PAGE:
Here I am, way off Wall Street. The Corners Office Park in Norcross, Ga., sits behind a shuttered Fuddrucker's. In Suite 150, I find Michael Orkin, who ushers me into a sleek little room off the trading floor where he runs Caldwell & Orkin. As investment firms go, it's modest in size, $410 million in assets. Yet it is distinctive for two related reasons: First, it sells stocks short as readily as it buys them. More remarkably, after this long bull market, it's still in business.
Orkin operates in classic hedge fund style, cutting overall market risk by betting that particular stocks will fall while others rise. That "has been really, really, really, really, really hard--and that's an understatement," Orkin tells me. From 1995 until 1999, the Caldwell & Orkin Market Opportunity Fund returned a yearly average of 24% at strikingly low risk, Morningstar says. Then, last fall, technology and Internet stocks went wild. Orkin rushed to cover shorts in such stocks as eBay and to buy tech instead. But not fast enough: The fund, now closed to new investors, ended 1999 off 4%.
TURNING POINT? This year, up 5% so far, looks better (chart). Yet anyone who has grown comfortable in the bull market, which turns 18 this summer, may wonder: Why ever bet against stocks? Because after bull markets come bear markets, Orkin notes, and they can last many, many years. "Risk is not static," he says. "Generally, the risk is being short because the market usually goes up. But at some point that changes."
Did the market hit that point on Mar. 10, when the Nasdaq composite peaked? I don't know, and neither does Orkin, but he's full of reasons why it might have. There were the familiar danger signs: supernatural stock valuations. High margin and consumer debt. A deep trade deficit. Record levels of stock ownership and enthusiasm, with the number of investment clubs quintupling since 1990. Beyond those indicators, Orkin is convinced that as the Federal Reserve raises short-term rates, draining liquidity from the financial system, stocks that gained the most, especially Internet shares, will suffer further.
Behind Caldwell & Orkin's rebound are bets against e-tailers. Online health-products store MotherNature.com, for one, began the year at 10 and recently scraped 1 1/2. Orkin happily covered that short position. He won't identify his open shorts, except that they're mostly Internet-related or in consumer finance. Filings with regulators show that the fund last fall was short consumer lenders such as Conseco and Associates First Capital. Among Net shorts: E*Trade and priceline.com.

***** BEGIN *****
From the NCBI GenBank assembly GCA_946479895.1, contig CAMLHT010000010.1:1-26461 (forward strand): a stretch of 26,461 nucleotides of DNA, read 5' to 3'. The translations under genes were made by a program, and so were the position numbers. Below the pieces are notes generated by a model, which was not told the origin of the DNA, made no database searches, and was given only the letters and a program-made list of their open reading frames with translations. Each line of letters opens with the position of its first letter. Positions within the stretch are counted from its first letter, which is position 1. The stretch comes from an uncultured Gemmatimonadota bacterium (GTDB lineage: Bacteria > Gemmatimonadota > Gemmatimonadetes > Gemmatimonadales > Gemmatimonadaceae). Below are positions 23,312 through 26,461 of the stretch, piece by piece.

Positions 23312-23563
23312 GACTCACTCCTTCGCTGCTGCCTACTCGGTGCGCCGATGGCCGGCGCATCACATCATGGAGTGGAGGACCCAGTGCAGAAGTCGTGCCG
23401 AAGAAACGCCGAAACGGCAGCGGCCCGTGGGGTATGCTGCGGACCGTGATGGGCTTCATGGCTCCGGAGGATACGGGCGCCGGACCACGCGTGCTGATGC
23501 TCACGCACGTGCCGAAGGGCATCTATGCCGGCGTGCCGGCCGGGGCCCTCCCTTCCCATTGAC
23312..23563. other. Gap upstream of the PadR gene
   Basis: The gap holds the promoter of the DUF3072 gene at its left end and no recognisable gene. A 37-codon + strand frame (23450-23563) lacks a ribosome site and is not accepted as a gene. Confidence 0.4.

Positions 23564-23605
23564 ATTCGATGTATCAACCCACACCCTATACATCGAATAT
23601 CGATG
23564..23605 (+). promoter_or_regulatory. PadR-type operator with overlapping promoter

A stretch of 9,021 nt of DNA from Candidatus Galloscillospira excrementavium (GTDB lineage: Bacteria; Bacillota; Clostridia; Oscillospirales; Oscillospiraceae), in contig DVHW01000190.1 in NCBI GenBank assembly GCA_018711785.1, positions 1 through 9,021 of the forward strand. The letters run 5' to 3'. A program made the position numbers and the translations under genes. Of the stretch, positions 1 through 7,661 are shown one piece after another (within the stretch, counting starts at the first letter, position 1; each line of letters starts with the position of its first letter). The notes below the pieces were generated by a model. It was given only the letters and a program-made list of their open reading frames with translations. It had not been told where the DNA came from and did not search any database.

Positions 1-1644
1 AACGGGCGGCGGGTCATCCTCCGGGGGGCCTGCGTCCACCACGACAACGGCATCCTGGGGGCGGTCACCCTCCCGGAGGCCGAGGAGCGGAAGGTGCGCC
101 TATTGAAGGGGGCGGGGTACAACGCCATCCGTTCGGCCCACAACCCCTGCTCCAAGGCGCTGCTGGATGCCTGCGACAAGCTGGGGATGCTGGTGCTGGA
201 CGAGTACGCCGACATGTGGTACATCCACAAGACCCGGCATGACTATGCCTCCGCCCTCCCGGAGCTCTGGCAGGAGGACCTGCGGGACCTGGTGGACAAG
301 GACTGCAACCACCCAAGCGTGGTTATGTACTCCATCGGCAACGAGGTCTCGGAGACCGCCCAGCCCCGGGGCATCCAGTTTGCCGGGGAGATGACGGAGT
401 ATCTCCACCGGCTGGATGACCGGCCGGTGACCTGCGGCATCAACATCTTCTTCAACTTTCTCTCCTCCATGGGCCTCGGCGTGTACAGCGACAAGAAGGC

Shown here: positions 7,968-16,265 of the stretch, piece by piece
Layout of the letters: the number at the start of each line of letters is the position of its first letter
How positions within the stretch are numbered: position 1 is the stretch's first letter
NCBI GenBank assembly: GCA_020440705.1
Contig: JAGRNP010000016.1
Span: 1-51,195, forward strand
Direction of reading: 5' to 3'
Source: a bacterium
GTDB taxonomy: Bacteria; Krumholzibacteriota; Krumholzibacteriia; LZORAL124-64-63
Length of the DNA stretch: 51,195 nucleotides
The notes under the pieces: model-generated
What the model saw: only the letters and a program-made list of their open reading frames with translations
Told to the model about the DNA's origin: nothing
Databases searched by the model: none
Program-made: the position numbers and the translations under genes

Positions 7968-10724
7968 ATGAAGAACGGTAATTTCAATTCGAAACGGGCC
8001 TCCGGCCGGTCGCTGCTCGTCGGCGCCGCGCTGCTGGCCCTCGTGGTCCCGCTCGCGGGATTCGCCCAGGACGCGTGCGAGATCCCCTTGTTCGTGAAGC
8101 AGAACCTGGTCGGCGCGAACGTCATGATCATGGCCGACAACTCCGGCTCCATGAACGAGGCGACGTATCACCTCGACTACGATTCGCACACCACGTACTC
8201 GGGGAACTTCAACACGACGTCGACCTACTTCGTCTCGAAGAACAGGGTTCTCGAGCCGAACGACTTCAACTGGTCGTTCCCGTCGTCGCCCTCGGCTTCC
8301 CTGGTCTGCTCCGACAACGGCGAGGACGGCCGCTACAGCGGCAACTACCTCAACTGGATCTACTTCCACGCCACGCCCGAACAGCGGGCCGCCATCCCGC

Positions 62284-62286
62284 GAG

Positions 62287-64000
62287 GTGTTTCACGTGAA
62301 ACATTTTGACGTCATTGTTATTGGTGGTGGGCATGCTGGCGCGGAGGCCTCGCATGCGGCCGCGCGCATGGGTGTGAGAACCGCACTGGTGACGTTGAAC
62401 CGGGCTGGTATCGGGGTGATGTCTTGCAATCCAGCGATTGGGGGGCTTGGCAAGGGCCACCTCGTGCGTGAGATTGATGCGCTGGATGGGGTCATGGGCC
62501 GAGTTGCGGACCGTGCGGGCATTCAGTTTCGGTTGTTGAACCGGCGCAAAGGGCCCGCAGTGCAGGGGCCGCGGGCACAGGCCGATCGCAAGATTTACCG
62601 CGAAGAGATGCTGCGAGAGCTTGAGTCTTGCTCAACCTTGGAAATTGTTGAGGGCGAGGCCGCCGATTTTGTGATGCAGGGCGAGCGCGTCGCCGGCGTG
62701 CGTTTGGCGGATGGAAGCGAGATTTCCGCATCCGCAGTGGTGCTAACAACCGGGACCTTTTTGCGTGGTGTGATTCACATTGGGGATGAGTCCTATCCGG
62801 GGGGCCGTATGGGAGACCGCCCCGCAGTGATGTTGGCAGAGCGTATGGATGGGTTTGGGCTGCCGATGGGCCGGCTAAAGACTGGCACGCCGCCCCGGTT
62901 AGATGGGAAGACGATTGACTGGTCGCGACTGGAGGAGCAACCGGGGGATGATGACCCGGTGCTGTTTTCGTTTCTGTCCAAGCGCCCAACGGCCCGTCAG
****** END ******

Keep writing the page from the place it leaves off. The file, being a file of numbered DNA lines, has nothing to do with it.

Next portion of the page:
Orkin's bearish bias has led him to tie up 18% more of assets in short positions than in stocks he expects to rise. Yet he still likes certain groups. He has 8% of the portfolio in such oil-service stocks as Ensco International, Global Marine, and Nabors Industries. He also owns semiconductor leaders Intel and Motorola, along with chip-equipment makers Applied Materials and Kulicke & Soffa. And he has such big-cap stalwarts as United Technologies and 3M.
If all this simultaneous stock-panning and picking seems unusual, it is. So, among publicity-hungry fund managers, is Orkin. "He's not interested in becoming a star," Bill Rocco, the Morningstar analyst who knows him best, had warned me. Accurately, it turns out. In our more than two hours together, Orkin repeatedly suggests that I leave him out of this column. He doesn't want a high profile. He doesn't want to be a guru. "It's the kiss of death," he says. "It doesn't do any good for anybody."
Anxious to trade nimbly, Orkin doesn't even want more money to run and has no plans to reopen the mutual fund. A $100 million private hedge fund also is closed, but for a minimum $1 million Orkin will manage individual accounts, which he hedges with cash instead of short sales. So what can Michael Orkin do for you? Maybe just help you think about your portfolio in a different way. "Have caution and respect for the market," he says. "The first job is survival."
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